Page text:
The annual Global Competitiveness Report was published for the current financial year 2006-2007 by the prestigious World Economic Forum on September 26. The Report ranks an unprecedented 125 national economies across the globe in terms of their competitiveness, based on a host of key financial indicators. Compiled by the World Economic forum in cooperation with a network of leading research institutes and business organizations, the Report determines its ranking scale using an impressive collection of public data as well as polls taken by more than 11,000 business leaders worldwide.
Noteworthy is the fact that in this year’s Report, Arab nations demonstrated their impressive financial strength and future potential once again, with four nations appearing on the world renowned report’s top 50 listing: the United Arab Emirates, Qatar, Kuwait and Bahrain, ranking 32nd, 38th, 44th, and 49th, respectively.
The impressive economic accomplishments of these Arab nations placed them in company with the world’s most competitive economies such as Switzerland, Finland and Sweden, which stood at the top of the list, as well as Denmark, Singapore, the United States, Japan, Germany, the Netherlands and the United Kingdom which followed.
"The top rankings of Switzerland and the Nordic countries show that good institutions and competent macroeconomic management, coupled with world-class educational attainment and a focus on technology and innovation, are a successful strategy for boosting competitiveness in an increasingly complex global economy," stated Augusto Lopez-Claros, Chief Economist; Director, Global Competitiveness Network.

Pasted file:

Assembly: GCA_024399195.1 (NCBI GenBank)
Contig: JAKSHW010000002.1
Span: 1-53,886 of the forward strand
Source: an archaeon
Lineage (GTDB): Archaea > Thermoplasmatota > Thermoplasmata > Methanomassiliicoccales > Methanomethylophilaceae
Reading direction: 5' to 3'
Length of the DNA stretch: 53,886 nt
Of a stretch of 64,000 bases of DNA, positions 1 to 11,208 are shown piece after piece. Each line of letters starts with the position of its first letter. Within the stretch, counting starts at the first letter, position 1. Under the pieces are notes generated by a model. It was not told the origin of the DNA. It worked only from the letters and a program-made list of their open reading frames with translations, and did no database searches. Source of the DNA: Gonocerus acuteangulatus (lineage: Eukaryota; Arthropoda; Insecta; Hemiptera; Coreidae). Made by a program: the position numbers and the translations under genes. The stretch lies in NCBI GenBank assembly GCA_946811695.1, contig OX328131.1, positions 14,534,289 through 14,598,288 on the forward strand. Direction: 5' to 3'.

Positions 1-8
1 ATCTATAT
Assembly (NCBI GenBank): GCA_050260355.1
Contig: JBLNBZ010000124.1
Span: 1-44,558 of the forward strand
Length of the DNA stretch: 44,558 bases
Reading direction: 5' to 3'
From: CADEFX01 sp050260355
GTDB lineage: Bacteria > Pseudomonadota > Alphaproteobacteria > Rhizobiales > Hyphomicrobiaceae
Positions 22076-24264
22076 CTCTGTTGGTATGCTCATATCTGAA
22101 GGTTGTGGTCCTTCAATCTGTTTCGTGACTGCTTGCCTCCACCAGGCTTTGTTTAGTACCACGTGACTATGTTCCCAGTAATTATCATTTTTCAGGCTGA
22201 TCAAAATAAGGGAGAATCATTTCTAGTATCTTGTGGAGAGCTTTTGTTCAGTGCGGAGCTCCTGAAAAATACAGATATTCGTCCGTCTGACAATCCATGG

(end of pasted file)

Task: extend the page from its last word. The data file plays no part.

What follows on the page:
In additional to overall competitiveness ranking, the report reviews and publishes key indicators within individual economies of each nations under review, including GDP data, macroeconomic performance, market efficiency, technological readiness and others. For much of the criteria, Arab nations demonstrated extremely impressive economic gains and performance, ranking far above the other Middle Eastern nations in terms of GDP, as well as superb macroeconomic and institutional performance in relation to the region. Furthermore, on a scale of 1 to 7, these nations scored a near perfect rating in terms of health and primary education for its citizens, a key factor indicating the performance potential of such nations.
The Report also ranks a host of other key factors which directly or indirectly influence the national economies of the 125 nations under review, including infrastructure, faith in public leaders, ethical behavior of firms, local competition, efficiency of legal framework and others.
The important comprehensive overview of such aspects of economies worldwide makes the Global Competitiveness Report a crucial tool for understanding world economies and planning future steps towards their fortification. “With the growing complexity of the global economy, the Report is a contribution to enhancing our understanding of the key factors which determine economic growth, and explain why some countries are much more successful than others in raising income levels and opportunities for their respective populations,” states the world-renowned business leader, Professor Charles Schwab.
“By providing detailed assessments of the economic conditions of nations worldwide, the Report offers policymakers and business leaders an important tool in the formulation of improved economic policies and institutional reforms,” Schwab adds.